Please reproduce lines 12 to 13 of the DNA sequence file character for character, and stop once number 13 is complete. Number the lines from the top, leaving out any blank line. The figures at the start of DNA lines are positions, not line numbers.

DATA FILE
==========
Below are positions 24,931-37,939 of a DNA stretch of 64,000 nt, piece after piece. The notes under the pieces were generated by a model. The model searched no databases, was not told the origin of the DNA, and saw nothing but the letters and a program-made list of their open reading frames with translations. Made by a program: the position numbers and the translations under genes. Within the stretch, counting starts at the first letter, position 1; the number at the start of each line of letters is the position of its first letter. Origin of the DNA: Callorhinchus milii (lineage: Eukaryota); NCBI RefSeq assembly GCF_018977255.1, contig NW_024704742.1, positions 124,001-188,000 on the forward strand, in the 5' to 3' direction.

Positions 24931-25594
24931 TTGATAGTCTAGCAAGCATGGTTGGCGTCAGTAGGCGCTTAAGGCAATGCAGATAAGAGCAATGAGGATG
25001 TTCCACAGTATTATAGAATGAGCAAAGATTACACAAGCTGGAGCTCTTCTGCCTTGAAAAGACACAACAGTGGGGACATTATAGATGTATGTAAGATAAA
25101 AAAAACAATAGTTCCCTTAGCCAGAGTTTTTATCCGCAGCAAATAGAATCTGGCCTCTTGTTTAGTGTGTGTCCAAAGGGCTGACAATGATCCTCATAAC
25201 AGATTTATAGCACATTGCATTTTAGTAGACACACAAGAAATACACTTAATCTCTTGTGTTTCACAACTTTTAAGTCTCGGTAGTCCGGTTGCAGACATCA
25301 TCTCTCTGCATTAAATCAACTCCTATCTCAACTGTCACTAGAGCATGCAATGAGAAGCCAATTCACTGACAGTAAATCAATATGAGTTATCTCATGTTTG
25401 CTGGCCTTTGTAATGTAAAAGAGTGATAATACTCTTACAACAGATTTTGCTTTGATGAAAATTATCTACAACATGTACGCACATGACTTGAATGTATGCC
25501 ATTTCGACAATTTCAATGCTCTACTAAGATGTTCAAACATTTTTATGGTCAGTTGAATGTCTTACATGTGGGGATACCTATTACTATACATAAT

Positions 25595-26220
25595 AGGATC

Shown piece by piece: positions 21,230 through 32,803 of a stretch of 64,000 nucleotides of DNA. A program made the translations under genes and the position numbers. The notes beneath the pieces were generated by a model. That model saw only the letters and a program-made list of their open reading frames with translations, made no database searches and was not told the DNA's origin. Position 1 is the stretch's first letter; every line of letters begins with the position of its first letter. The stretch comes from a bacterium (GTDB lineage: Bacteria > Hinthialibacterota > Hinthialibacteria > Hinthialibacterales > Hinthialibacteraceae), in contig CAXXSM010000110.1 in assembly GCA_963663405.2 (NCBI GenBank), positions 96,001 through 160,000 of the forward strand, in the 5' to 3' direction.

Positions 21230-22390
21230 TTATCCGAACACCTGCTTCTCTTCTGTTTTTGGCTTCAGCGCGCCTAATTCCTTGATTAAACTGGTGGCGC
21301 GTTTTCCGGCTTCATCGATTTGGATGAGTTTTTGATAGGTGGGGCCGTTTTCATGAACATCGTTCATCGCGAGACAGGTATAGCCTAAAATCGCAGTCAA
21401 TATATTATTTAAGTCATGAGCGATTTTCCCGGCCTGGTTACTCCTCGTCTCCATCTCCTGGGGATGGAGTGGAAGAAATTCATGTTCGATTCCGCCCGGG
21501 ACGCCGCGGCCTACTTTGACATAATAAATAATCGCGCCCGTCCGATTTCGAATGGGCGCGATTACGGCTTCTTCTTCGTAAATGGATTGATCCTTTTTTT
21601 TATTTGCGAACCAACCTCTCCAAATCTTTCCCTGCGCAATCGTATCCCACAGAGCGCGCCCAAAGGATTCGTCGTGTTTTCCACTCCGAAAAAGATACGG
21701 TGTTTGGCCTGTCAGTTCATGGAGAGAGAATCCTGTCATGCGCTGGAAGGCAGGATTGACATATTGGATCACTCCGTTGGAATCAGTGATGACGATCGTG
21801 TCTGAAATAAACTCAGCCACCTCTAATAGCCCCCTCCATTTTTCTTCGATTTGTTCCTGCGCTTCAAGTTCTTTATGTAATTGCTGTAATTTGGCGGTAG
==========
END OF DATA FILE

Shown piece by piece: positions 21,230 through 32,803 of a stretch of 64,000 nucleotides of DNA. A program made the translations under genes and the position numbers. The notes beneath the pieces were generated by a model. That model saw only the letters and a program-made list of their open reading frames with translations, made no database searches and was not told the DNA's origin. Position 1 is the stretch's first letter; every line of letters begins with the position of its first letter. The stretch comes from a bacterium (GTDB lineage: Bacteria > Hinthialibacterota > Hinthialibacteria > Hinthialibacterales > Hinthialibacteraceae), in contig CAXXSM010000110.1 in assembly GCA_963663405.2 (NCBI GenBank), positions 96,001 through 160,000 of the forward strand, in the 5' to 3' direction.

Positions 21230-22390